Non-oil Commodity prices may reveal improving global growth trends

Posted on September 28th, 2016

FX markets are still searching for clear direction.  We have seen some evidence of a return to demand for higher yielding EM and commodity currencies in a risk constrained environment.  Lower global yields and some evidence of economic stability or strength in selected EM and commodity producers are attracting capital to these currencies.  The JPY remains relatively strong, but so far USD/JPY has stalled above the 100 level.  EUR remains directionless held back by fundamental concerns over Brexit and its banks.  But equally the aversion to risk from these factors may be discouraging capital outflow and supporting the EUR.  GBP looks vulnerable, so far stalling just above support lines since the Brexit vote against several currencies.  Commodity markets are showing some signs of strength.  Oil may be the exception, but it too is in the middle of its range since mid-year.  Economic growth appears to have stabilized and has been better that expected in China this year, helping support commodity prices.  This may provide the case for further gains in EM and commodity currencies.  However, this depends on the market continuing to see US rate rises delivered in a halting fashion.  USA durable goods orders and PCE inflation data this week pose a risk to the benign outlook for USA rates.


Firming EM and Commodity Currencies

There has been significant divergence in emerging market currencies, but most are tending to strengthen unless undermined by specific domestic factors.  The Indonesian Rupiah (IDR) has rallied to a new high this year; USD/IDR fell below a base-line since March.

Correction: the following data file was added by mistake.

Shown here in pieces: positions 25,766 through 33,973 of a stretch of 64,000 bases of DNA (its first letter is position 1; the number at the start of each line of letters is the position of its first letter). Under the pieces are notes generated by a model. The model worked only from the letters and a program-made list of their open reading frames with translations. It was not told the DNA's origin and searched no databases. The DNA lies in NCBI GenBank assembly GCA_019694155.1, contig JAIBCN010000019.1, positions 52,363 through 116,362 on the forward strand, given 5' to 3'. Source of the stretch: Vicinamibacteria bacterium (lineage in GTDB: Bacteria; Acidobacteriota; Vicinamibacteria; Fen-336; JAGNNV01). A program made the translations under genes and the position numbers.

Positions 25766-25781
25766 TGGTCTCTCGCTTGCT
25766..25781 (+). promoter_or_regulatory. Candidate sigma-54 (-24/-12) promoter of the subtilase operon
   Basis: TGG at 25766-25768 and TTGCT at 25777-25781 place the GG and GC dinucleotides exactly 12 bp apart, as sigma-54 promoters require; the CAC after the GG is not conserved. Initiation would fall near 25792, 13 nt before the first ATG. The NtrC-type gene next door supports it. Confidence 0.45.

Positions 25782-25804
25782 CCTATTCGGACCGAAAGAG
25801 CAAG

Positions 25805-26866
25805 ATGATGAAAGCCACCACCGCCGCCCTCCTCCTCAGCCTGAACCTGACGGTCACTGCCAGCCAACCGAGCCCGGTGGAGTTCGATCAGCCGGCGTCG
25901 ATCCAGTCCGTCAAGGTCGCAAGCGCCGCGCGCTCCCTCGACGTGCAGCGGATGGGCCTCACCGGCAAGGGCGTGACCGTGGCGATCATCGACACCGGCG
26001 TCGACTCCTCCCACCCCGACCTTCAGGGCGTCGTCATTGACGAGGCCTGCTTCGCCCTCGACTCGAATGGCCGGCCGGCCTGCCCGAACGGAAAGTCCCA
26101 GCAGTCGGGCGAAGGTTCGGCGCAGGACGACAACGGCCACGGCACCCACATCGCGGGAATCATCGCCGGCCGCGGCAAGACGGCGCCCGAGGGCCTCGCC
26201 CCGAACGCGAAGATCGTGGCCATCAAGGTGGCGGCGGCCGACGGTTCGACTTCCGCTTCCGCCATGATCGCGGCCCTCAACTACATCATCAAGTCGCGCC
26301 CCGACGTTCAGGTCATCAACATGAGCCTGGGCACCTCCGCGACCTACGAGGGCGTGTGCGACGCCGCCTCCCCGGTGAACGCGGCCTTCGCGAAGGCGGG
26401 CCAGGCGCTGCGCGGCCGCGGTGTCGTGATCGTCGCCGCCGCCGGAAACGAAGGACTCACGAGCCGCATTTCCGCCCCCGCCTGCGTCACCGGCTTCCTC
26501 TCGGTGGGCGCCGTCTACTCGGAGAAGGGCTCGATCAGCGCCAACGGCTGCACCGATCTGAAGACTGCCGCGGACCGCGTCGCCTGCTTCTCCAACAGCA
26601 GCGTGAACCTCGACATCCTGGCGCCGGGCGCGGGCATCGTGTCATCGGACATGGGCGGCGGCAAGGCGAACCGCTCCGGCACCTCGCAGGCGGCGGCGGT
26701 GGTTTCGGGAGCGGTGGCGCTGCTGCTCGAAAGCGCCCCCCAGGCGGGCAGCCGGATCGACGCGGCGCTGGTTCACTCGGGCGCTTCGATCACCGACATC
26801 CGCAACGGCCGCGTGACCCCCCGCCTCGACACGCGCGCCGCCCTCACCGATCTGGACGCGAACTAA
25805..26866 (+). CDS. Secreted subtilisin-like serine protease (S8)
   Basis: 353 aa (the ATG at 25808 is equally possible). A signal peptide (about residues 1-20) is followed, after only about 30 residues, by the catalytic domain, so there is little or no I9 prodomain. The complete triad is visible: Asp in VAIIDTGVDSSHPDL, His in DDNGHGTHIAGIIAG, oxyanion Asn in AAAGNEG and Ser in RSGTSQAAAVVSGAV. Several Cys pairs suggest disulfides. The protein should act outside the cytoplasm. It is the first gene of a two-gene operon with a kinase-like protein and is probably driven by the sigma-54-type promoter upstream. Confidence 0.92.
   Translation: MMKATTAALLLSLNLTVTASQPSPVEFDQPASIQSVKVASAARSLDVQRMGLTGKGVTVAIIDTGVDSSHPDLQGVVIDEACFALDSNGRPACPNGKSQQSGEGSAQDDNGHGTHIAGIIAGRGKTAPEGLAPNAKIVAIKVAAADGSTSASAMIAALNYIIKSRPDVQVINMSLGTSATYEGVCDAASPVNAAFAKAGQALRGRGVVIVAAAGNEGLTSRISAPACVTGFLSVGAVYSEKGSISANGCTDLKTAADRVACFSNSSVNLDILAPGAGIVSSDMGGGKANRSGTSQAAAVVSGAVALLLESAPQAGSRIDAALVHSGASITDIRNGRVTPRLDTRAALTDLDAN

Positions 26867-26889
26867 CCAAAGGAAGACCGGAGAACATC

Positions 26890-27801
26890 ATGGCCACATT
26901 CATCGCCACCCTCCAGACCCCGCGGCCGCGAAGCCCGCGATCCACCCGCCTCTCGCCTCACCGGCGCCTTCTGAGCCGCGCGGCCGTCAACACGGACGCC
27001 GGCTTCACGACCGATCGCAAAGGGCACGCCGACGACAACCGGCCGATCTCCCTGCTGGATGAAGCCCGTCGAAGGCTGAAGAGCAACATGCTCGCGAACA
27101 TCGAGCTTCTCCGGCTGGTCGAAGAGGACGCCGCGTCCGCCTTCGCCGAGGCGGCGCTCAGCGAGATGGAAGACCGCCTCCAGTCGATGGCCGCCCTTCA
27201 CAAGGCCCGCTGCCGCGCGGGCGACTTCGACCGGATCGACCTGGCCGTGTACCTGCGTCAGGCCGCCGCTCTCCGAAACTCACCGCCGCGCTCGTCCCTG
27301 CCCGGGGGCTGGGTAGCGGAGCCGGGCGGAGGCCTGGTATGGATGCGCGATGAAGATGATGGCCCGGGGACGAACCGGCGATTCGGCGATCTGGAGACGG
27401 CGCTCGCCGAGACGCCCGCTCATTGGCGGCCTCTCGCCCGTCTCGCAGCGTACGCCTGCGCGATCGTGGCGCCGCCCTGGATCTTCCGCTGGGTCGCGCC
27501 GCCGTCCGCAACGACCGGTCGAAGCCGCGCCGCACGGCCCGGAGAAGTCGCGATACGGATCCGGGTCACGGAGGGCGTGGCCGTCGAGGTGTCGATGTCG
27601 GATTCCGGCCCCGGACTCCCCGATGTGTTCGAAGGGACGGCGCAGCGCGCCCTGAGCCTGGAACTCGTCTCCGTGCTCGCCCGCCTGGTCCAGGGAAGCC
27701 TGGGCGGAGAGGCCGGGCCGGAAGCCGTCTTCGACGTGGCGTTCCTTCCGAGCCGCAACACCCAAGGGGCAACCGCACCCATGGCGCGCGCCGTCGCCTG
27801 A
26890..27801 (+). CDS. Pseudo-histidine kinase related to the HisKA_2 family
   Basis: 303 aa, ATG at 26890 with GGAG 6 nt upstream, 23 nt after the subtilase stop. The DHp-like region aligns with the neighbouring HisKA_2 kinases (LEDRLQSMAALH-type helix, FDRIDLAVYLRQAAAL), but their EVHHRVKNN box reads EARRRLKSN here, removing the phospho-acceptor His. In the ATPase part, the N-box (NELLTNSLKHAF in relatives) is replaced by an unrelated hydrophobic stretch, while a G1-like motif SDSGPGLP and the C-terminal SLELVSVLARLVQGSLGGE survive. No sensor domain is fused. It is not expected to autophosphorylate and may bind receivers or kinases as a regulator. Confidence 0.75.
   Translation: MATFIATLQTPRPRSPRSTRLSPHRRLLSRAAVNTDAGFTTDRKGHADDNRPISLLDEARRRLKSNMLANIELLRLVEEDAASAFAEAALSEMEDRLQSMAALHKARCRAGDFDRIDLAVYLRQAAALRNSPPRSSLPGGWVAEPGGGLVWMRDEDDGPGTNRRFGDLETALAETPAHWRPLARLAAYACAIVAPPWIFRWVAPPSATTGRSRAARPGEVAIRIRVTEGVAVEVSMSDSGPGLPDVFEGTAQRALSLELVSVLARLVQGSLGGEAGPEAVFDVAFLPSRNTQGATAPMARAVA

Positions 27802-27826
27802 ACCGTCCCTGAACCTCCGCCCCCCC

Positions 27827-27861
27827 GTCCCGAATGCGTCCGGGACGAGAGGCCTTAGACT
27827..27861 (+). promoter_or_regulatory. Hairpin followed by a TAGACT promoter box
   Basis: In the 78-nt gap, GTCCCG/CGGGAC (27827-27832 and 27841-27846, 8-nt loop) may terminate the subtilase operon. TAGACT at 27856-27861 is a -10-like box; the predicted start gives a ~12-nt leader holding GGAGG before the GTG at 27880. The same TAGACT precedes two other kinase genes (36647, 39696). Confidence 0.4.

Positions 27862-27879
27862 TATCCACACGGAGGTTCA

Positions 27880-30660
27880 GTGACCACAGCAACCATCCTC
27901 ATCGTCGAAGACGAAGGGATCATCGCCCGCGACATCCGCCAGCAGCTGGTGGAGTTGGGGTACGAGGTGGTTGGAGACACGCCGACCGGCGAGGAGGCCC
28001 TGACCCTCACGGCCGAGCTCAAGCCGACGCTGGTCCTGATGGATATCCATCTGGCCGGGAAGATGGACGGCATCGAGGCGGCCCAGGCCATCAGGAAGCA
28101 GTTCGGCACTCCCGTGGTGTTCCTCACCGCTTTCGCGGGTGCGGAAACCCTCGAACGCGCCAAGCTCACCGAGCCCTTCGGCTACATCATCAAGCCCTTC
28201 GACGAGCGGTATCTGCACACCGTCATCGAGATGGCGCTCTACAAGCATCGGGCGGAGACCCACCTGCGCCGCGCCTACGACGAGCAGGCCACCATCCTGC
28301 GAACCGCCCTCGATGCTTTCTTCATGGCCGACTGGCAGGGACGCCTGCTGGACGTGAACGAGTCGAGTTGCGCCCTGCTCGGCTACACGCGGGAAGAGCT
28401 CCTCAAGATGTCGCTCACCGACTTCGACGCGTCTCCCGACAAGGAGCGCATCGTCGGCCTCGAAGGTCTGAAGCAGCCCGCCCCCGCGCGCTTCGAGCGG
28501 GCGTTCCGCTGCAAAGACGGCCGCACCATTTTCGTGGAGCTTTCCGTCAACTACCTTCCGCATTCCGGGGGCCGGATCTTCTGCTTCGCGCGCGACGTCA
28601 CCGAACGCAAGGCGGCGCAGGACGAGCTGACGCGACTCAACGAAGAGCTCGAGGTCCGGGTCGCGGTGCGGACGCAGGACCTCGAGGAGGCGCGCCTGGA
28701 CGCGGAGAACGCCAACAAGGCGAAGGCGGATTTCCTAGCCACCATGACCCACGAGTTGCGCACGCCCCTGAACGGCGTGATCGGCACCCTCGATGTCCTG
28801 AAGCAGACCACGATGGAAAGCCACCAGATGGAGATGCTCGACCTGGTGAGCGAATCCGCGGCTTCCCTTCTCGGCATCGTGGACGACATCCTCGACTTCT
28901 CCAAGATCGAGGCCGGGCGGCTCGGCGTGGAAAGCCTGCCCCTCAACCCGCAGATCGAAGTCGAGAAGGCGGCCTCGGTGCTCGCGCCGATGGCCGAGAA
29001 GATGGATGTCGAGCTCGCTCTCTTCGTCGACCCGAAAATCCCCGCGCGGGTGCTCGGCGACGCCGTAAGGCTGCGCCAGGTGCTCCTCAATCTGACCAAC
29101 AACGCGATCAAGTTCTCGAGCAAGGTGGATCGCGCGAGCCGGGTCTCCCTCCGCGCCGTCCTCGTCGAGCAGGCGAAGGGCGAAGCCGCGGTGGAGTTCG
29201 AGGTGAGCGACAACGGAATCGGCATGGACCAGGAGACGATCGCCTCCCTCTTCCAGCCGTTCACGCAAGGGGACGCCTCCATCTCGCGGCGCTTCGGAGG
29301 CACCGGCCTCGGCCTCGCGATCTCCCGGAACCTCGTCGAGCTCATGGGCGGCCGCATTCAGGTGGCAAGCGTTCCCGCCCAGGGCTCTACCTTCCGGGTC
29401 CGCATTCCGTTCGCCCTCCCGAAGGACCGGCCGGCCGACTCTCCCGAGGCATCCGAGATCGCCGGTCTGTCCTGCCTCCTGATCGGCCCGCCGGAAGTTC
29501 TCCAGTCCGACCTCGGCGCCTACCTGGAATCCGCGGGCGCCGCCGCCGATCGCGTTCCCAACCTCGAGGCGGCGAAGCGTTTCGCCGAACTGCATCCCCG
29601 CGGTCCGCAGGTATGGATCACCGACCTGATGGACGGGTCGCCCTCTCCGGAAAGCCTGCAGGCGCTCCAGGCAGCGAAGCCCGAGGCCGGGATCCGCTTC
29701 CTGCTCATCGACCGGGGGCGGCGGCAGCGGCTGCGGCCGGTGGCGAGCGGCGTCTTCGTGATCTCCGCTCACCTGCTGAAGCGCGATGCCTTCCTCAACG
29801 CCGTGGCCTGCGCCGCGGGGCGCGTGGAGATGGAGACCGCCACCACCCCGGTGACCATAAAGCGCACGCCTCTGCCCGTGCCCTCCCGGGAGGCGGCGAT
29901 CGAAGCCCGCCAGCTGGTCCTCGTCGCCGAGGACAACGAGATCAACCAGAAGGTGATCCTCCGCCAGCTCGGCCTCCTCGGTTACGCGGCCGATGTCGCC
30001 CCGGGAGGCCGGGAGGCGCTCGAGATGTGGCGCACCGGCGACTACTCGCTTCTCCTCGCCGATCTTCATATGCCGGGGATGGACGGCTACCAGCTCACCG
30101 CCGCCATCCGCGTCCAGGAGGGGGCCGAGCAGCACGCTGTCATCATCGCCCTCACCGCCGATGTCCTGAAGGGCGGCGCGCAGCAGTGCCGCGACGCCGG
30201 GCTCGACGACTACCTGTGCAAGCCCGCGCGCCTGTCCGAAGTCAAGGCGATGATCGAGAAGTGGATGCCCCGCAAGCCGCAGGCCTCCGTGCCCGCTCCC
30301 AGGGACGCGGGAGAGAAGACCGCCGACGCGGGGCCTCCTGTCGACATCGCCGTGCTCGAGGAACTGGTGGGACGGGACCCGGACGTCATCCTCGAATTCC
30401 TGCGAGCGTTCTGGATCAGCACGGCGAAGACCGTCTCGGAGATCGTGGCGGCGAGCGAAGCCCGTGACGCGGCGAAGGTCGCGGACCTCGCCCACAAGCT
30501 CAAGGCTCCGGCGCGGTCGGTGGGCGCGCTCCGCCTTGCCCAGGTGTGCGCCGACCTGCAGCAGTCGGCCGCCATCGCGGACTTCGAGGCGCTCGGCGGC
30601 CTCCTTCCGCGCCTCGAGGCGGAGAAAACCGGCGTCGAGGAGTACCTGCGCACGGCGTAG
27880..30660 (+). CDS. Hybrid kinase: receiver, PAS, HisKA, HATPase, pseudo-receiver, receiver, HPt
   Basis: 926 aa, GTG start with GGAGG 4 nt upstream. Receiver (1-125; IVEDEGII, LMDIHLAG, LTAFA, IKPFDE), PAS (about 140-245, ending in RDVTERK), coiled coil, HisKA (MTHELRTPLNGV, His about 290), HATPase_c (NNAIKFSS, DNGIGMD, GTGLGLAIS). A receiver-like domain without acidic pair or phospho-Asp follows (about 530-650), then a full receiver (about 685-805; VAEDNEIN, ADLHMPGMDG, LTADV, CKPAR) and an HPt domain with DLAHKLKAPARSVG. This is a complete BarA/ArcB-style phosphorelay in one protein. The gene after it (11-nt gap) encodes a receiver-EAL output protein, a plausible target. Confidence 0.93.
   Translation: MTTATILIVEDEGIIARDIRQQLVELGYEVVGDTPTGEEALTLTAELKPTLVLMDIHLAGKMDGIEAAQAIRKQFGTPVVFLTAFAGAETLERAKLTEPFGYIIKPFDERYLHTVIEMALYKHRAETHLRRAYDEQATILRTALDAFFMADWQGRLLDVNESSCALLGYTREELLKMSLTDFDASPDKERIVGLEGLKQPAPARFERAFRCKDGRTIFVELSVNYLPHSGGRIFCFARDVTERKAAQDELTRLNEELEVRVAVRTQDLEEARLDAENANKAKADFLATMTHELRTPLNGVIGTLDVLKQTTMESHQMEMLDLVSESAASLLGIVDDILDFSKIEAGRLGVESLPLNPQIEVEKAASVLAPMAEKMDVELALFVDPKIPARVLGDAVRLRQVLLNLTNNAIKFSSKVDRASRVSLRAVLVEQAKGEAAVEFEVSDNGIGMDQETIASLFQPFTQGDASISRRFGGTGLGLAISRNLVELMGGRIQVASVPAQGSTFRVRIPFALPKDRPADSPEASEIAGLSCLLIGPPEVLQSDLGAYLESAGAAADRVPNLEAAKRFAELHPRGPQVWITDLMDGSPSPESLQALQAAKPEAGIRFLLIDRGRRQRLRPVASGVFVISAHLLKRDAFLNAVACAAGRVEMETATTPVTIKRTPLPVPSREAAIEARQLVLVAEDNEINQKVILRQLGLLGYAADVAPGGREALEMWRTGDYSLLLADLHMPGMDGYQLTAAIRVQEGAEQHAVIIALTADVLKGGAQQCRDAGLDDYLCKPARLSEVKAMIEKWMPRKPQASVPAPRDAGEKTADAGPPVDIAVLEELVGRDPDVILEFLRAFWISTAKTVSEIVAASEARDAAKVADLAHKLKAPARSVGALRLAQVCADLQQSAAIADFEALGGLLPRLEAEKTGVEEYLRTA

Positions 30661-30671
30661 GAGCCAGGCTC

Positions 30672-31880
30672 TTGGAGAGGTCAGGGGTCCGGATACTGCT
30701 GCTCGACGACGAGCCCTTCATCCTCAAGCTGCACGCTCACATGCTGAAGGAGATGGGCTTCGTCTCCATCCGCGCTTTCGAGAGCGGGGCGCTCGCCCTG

The Mexican peso has been weak on risks of a Trump presidency and lower oil prices.  MXN bounced back sharply after the first presidential debate and may have triggered a reversal of its recent weak trend.


The chart below shows the AUD, EUR and an index of 20 emerging market currencies. The AUD has lifted in conjunction with the recovery in EM currencies.  The chart also shows the fall in US Treasury yields back into their previous range.  Lower yields are contributing to gains in higher yielding currencies.


Over the last week, the USD is also lower against JPY and EUR.  The JPY has retained a rising trend and is testing the key 100 level.  The JPY has strengthened since the BoJ meeting on 21-Sep where rates were essentially left unchanged against expectations that the BoJ might have cut the cash rate and steepened the JGB yield curve.


While yields have fallen and lifted demand for higher yielding assets, including EM and commodity currencies, equities have not sustained recoveries since the BoJ and FOMC meetings last week.  As such risk appetite is mixed.


Bank equities have been relatively weak, dragged down by European banks, led by Deutsche Bank.  Japanese banks have also given back some of the gains made in the lead-up to the BoJ meeting last week, undermined by the flattening in the Japanese yield curve and overall still very low yields, mostly below zero.   The stronger JPY since the BoJ meeting is probably contributing to the curve flattening in Japan and weaker bank equities.

In contrast to the boost to most riskier assets from lower bond yields, bank shares have been dampened and are significantly under-performing other sectors.


Overall equity market performance has also been undermined by weaker energy shares recently.  Other material producer equites have also failed to bounce back in recent weeks, despite the fall back in government yields globally.



Non-oil industrial commodity price strength

Oil prices have been volatile recently, down from the peak for the year in June, up from the low in August, and now close to the middle of a narrowing wedge.  However, there has been more consistent strength in natural gas and coal prices.


Steel and iron ore futures are down from a recent peak in August, but firmer over the last week, and up solidly from the beginning of the year.  Coking coal (used in steel-making) has rallied sharply this year and remains near highs.  The stronger steel markets indicators are consistent with improved demand in China this year and consolidation in China’s coal mining.


Copper prices are stronger over the last two weeks and broader indices of industrial metals are approaching previous highs for the year in June.